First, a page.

11 Washington’s BFET Program and Operations Lack of CBOs in rural WALack of match funding14 counties only have 1 BFET providerImbalance of BFET services (no JS or JT or BR services)14 counties have no BFET providers
12 Basic Food Recipients and BFET Providers by County September 2014Whatcom28,7205Ferry1,5481Pend Oreille2,6981San Juan1,080Skagit21,0263Okanogan8,740Island7,655Stevens8,6012Clallam12,4341Snohomish88,9057Chelan11,7141Douglas5,455Jefferson4,146Kitsap32,8713King230,64432Spokane94,1087Lincoln1,198GraysHarbor16,8911Mason11,7761Grant19,4841Kittitas5,159Whitman3,786Thurston39,0922Pierce142,64711Adams4,737Pacific4,4091Lewis17,0841Franklin17,7891Garfield301Yakima66,0332Columbia678Cowlitz25,4402Benton32,5151Asotin4,6551Walla Walla9,6761Skamania1,553Wahkiakum590Klickitat3,859Clark71,6831LegendCountyBFA RecipientsBFET ProvidersCollege and CBO present in CountyOnly a college or CBO present in CountyNo BFET provider present in County
13 BFET Providers and BFET Participants by County September 2014Whatcom5467Ferry17Pend Oreille15San Juan8Skagit3153Okanogan1Island37Stevens210Clallam1173Snohomish7573Chelan122Douglas16Jefferson14Kitsap3348King323,306Spokane7535Lincoln7GraysHarbor1113Mason155Grant175Kittitas5Whitman7Thurston2130Pierce11701Adams8Pacific18Lewis1176Franklin132Garfield2Yakima284Columbia1Cowlitz2137Benton179Asotin41Walla Walla191Skamania1WahkiakumKlickitatClark1339LegendCountyBFET ProvidersBFET ParticipantsCollege and CBO present in CountyOnly a college or CBO present in CountyNo BFET provider present in County
14 BFET Participants to BFA Recipients Ratio by County September 2014Whatcom1:61Ferry1:221Pend Oreille1:540San Juan1:135Okanogan1:8740Skagit1:137Island1:207Stevens1:860Snohomish1:155Clallam1:72Chelan1:532Douglas1:341Jefferson1:296Kitsap1:94King1:70Spokane1:176Lincoln1:171Grays Harbor1:149Mason1:214Grant1:260Kittitas1:1032Whitman1:541Thurston1:301Pierce1:203Adams1:592Pacific1:551Franklin1:556Lewis1:97Garfield1:151Yakima1:786Columbia1:678Cowlitz1:186Benton1:412Asotin1:114Skamania1:1553Walla Walla1:106Wahkiakum0:590Klickitat0:3859Clark1:211Less than 1 BFET Participant to 100 BFA recipientsGreater than 1 BFET Participant to 500 BFA recipients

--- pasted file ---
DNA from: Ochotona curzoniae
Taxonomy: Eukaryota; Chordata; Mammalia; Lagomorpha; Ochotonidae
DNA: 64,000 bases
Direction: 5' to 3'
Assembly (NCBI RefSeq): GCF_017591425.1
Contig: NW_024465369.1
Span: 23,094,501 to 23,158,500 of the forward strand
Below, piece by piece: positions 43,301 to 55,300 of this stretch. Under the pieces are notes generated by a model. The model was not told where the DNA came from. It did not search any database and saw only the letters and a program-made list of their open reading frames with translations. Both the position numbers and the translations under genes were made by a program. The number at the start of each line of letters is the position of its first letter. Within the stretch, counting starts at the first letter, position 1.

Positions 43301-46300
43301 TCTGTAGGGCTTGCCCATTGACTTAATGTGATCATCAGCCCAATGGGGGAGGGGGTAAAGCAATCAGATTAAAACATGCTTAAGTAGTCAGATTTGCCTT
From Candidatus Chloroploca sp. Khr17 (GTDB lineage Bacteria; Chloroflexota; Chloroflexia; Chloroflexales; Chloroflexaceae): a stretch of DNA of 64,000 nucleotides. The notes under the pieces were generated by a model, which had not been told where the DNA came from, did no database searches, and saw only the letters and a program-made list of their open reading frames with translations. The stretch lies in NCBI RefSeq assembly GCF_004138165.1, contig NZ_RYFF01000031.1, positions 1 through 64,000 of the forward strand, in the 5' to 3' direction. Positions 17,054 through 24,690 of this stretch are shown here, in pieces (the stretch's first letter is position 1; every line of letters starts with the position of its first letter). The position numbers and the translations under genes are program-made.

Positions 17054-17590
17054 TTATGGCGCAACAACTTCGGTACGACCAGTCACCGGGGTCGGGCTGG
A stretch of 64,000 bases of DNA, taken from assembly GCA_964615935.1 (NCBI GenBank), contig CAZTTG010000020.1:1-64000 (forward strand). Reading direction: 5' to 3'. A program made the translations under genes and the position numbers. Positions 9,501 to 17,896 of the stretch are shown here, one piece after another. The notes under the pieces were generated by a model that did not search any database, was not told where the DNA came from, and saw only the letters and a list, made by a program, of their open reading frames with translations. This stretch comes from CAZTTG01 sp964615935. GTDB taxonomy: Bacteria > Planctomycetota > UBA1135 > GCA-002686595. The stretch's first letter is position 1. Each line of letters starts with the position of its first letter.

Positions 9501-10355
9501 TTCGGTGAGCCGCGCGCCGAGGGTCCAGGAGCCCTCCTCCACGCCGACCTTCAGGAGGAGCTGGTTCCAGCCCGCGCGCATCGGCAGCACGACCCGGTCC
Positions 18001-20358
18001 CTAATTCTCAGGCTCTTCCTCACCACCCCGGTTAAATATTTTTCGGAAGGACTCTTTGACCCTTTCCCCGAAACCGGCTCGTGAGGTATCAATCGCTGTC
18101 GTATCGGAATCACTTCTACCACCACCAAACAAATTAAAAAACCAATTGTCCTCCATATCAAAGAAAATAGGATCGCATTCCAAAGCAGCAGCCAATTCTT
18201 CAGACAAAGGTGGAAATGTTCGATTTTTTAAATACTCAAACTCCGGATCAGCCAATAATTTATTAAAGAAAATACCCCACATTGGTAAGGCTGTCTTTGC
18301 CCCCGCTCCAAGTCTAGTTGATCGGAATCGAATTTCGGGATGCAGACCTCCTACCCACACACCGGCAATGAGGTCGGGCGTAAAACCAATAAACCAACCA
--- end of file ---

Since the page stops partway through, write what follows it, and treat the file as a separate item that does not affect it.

15 How to Apply to be a BFET Contractor Review the Capacity Checklist in the Potential Partner Agency PacketComplete a Letter of Intent using the Capacity ChecklistThe Letter of Intent is found in the Potential Partner Agency PacketSubmit your Letter of Intent to
16 TimelineNew contracts typically start in April and October, but exceptions can be made depending on budget and agency preparation.It usually takes about 2 – 3 months to review a proposal (letter of intent), sign the contract and begin BFET services.Since BFET is a reimbursement program, contracted agencies invoice DSHS monthly or quarterly after providing services to clients; therefore, DSHS typically pays contractors 45 – 120 days post-service .
17 Spokane LEP BFET Program The Office of Refugees and Immigrant Assistance contracts with 13 locations to provide BFET services.Those contractors must first have an LEP Pathways contract.Most services are paid at a 100% rate due to subsidies from Washington State funds.